What if everyone could?
In a future run by an oppressive government, the winter and summer Solstices are no longer just the longest and shortest days of the year. On these two days, the barrier between the living and the dead becomes thin enough that, if the circumstances are right, it is possible to meet somewhere in between with the deceased. However, the Government strictly monitors all interactions to ensure that the rules of the Solstice are complied with.
Bonnie Hawk is just an ordinary seventeen year old, with a tendency to attract trouble. Her father died before she was born, and her mother was killed a few years after. And on the night of the Winter Solstice, Bonnie’s adopted father is brutally attacked, forcing Bonnie to flee her beloved hometown with a strange boy, seeking out answers to questions she had never thought to ask. Thrown into the midst of an underground rebellion, Bonnie begins to see that the Government isn’t exactly what she thought, and she learns secrets about her heritage and the history of Solstice that force her to see the world with a new perspective.
Learning to let go of the living is hard. But learning to let go of the dead is impossible when you live in a world where the dead are never truly gone.
Targeted Age Group:: 14-20
What Inspired You to Write Your Book?
I came up with the idea for this book back in high school, when I was on a road trip with my family. I was sitting in the backseat of the car listening to Mariah Carey on my ipod, when all of a sudden, the whole story came to me. I used to get really emotional when I listened to Mariah’s, “Bye Bye”, and I decided I wanted to write a book where nobody had to say “bye bye”. Everything fell into place before the song even ended. I knew exactly how it would go. I knew the beginning, the end, and everything in between.
I’ve always loved writing, but taking the plunge and writing a full-fledged novel was never in the plan. I liked to write out the plan for the story, and draw all the characters and designate them theme songs, and then I would store it all away in a box and forget about it. I probably have fifty unfinished stories spread out in my room, on my computer, and in the garbage. For me, it was more about knowing for myself how everything would happen. But with Solstice, I had to show everyone. I wanted people to see the brilliant idea I’d come up with, so I sat down and started writing, and a year later, I sat back at my desk, stretched my arms, and smiled with satisfaction at the completed project.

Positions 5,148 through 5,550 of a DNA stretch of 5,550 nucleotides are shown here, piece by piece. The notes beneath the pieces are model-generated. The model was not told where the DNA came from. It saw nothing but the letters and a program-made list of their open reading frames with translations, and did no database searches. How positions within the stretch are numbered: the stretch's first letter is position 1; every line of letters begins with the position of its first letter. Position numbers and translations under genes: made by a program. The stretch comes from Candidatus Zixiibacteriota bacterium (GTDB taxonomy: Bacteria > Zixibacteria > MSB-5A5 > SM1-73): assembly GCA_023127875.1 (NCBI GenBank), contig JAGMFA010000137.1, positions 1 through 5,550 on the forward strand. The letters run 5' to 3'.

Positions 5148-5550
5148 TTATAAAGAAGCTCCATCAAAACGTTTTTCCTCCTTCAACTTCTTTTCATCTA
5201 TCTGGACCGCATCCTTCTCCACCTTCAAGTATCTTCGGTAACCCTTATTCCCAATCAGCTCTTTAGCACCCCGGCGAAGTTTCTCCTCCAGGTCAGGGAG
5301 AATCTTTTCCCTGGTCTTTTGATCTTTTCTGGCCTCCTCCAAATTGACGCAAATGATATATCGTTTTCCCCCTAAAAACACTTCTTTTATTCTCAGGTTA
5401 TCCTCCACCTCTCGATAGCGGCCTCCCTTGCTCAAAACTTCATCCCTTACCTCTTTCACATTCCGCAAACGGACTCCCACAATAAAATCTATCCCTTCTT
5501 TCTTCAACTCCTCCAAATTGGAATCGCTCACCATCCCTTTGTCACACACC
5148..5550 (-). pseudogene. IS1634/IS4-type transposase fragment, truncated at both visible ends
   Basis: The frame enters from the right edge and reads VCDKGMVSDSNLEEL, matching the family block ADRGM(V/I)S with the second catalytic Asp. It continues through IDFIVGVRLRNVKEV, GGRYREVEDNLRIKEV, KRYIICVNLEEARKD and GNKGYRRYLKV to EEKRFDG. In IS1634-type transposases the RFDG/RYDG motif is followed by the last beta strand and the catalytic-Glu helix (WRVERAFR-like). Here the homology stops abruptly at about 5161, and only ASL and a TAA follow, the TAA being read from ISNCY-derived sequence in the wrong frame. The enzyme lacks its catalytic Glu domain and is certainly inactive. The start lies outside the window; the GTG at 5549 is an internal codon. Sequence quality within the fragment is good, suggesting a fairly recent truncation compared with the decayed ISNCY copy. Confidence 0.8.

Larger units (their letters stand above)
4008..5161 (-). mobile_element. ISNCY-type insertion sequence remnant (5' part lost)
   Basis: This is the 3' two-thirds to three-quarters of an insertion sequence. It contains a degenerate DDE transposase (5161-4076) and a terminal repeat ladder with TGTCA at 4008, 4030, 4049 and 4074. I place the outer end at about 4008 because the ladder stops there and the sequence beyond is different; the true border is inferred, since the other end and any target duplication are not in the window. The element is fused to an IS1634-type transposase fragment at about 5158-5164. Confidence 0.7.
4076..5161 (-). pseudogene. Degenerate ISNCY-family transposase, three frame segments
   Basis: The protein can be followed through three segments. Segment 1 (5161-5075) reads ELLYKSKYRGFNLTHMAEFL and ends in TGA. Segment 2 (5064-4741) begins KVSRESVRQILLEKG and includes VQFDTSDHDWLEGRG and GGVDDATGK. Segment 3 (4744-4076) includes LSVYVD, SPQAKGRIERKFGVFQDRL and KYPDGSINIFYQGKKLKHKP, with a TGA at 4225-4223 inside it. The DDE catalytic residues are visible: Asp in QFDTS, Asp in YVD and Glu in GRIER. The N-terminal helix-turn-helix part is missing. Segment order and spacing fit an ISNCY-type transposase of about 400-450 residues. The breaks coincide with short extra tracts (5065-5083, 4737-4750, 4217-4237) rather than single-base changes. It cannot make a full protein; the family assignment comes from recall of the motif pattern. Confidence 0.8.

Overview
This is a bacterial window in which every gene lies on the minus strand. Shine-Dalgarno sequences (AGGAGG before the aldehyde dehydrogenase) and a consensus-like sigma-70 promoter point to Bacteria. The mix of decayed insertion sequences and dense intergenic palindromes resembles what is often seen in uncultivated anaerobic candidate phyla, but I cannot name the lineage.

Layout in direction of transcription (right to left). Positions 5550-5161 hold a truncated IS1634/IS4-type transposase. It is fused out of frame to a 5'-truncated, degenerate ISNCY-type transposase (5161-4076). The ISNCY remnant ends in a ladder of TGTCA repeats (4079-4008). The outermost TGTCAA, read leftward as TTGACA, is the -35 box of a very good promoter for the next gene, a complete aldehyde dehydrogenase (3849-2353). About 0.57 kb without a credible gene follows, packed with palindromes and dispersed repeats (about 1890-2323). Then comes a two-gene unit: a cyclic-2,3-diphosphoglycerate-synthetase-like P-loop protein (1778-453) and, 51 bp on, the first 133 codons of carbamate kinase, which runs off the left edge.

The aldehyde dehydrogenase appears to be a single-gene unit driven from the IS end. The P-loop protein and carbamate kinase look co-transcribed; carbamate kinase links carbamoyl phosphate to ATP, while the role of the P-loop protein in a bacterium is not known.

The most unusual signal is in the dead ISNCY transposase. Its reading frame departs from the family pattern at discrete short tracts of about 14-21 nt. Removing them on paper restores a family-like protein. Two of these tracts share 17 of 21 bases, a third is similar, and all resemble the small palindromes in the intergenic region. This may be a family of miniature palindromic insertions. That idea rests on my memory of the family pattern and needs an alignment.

How Did You Come up With Your Characters?
The main character, Bonnie, is a combination of a lot of different heroines from books I’ve read over the years. I took the things I liked the most in the female protagonists, and I pieced them together to create someone complex, who could grow and mature as the series progressed. I wanted readers to feel like they’d watched a transformation occur in her, so I took away some of the strength I wanted her to have, and that’s where she started. As I wrote, I slowly gave back some of the strength I’d taken away, and I watched her become whole again.
Josh, the secondary hero of Solstice: Emergence, was a little more complicated. I knew what he would look like, but I couldn’t decide what kind of person I wanted him to be. After a lot of failed attempts and creating a complex, unique character, I decided I would make him a simple, static character, merely there for support. But once I got into the story, it was as if he took over the steering wheel and created his own character, and I’m so glad that happened, because he makes me laugh!
My favorite character to create was Mama Mitchum, and she is actually based (loosely) off a character from a video game I love! I won’t say who, but if you’ve played the video game, you might recognize her!
“This year’s Solstice Angel is…” everyone held their breath in anticipation, as the mayor of Ganlerds opened the envelope and pulled out the name, seconds away from revealing the winner of the biggest honor anyone in the town could receive. Bonnie clenched her fists, mentally crossing her fingers and biting her bottom lip nervously. Just minutes ago, she’d been outside dancing and laughing with that strange boy, but when she heard the music stop and realized what was happening, she’d gathered up her skirt and ran back inside as fast as her legs could carry her, barely pausing to say a quick “goodbye!” over her shoulder. Now that she was inside, she didn’t know where he’d gone to and what he was doing, but she guessed she’d probably have time later to find him and make plans to see each other again, or at the very least learn his real name.